Lyte, Henry Francis
Henry Francis Lyte was born on June 1, 1793, at Ednam, Scotland, and educated at Portora Royal School, Enniskillen, County Fermanagh (the alma mater of Oscar Wilde and Samuel Beckett, in Northern Ireland) and Trinity College, Dublin, where he won the Chancellor's Prize for English verse three years in a row, and from which he graduated in 1814. After being ordained in the Church of England, Lyte became a minister in Marazion, Cornwall, in 1817. He and Anne Maxwell wed on Jan. 21, 1818, and they set up house in Lymington. He published Tales in Verse in 1826, the first of his three volumes of poetry. By 1823 Lyte had become curate at All Saints Church in Lower Brixham, Devonshire. Dublin in 1830, and Oxford in 1834, granted him Master's degrees, but the one memorable "spirit-moving lay" that Lyte confessed, in his poem "Declining Days," he so longed to write in 1839 finally came to him in the days preceding his last sermon in late summer 1847. "Abide with Me" is a hymn universally beloved for memorial services and is sung annually by tens of thousands at the Football Association Cup Final at Wembley Stadium before the kick-off (beginning in 1927, at the suggestion of King George V). Lyte died on Nov. 20, 1847, at Nice, France, and is interred in the English Cemetery there. Three sons and a daughter survived him. One hundred years later, a tablet bearing his name, dates, and the first line of his greatest poem was placed in Westminister Abbey.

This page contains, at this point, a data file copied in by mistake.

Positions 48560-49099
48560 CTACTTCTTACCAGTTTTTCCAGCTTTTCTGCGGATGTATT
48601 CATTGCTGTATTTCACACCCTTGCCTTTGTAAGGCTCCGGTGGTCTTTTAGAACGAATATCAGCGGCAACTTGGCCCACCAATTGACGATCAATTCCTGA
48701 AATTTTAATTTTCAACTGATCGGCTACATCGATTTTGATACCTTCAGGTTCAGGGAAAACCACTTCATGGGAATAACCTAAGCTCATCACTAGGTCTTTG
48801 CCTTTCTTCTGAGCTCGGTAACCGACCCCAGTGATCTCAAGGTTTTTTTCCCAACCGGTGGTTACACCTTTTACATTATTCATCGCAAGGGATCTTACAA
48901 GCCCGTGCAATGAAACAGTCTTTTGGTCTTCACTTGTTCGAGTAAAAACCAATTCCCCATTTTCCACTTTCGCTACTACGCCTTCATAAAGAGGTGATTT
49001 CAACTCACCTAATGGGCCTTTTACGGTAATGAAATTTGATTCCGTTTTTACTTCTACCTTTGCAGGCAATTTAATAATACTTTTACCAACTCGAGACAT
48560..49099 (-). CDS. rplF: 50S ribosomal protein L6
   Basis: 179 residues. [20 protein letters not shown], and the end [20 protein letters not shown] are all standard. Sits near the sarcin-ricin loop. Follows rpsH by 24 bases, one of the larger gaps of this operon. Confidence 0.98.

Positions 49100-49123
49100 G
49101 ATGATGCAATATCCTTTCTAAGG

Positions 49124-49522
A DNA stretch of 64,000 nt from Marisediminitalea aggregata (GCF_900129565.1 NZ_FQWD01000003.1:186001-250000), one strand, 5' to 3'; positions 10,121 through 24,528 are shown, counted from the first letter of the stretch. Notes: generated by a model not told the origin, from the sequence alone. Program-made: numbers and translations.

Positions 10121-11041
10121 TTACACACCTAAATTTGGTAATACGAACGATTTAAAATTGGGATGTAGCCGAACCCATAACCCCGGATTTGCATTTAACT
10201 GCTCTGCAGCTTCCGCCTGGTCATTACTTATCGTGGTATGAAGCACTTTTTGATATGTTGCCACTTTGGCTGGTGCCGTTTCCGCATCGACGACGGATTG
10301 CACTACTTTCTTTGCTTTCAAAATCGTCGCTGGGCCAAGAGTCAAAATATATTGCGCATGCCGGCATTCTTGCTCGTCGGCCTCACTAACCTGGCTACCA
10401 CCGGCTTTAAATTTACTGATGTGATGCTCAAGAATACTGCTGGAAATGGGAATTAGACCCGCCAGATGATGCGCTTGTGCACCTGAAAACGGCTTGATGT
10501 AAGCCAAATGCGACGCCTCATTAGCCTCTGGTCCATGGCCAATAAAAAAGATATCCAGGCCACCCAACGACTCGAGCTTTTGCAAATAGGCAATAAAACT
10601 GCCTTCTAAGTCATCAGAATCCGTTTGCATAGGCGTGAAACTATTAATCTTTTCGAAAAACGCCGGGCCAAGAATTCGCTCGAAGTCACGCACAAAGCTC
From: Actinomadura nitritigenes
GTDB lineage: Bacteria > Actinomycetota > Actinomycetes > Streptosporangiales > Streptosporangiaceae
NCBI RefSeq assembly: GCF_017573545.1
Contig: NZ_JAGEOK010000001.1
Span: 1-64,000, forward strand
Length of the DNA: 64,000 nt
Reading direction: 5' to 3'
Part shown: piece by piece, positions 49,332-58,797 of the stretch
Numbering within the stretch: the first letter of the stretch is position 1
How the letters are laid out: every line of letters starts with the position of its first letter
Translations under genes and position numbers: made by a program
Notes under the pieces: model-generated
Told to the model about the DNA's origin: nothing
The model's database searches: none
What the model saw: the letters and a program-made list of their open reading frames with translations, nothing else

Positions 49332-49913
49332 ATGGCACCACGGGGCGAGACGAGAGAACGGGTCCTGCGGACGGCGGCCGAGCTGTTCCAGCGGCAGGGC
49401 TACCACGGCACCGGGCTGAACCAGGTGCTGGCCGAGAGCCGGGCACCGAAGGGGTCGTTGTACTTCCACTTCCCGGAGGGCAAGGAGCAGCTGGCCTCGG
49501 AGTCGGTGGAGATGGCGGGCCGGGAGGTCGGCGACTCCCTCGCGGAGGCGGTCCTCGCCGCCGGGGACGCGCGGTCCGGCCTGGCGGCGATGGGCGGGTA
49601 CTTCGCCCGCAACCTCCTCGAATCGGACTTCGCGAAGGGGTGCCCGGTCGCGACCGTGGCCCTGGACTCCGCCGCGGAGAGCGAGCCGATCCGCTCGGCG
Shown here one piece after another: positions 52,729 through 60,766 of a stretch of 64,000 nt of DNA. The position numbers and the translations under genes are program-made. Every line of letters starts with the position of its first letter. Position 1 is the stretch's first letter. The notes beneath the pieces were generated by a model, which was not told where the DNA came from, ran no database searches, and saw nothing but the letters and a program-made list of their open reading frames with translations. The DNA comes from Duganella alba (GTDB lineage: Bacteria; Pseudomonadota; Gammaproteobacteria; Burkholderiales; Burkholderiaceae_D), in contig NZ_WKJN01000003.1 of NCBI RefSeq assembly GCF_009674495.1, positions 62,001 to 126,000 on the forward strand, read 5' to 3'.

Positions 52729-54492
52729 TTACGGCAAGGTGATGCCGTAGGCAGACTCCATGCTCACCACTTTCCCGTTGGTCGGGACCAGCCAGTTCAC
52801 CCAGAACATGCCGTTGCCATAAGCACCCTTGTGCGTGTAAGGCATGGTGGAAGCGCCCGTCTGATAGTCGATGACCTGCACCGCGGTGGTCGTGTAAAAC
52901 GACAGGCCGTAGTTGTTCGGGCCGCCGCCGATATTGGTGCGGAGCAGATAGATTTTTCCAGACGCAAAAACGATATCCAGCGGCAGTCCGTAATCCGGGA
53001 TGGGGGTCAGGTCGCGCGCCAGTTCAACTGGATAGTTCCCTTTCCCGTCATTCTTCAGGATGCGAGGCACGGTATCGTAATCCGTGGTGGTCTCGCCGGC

- Lyte, Henry Francis. Poems, Chiefly Religious. London, 1833.
- --. Miscellaneous Poems. London, 1868.
- --. The poetical works of the Rev. H.F. Lyte, M.A.. Ed. John Appleyard. London: E. Stock, 1907. PR 4897 L6 A17 1907 Victoria College (Emmanuel)
- --. The Spirit of the Psalms. London, 1834.
- --. Tales in Verse illustrative of the several petitions of the Lord's Prayer. London, 1826.
- Skinner, Basil Garnet. Henry Francis Lyte: Brixham's poet and priest. Exeter: University of Exeter, 1974. BV 330 L9S55 Robarts Library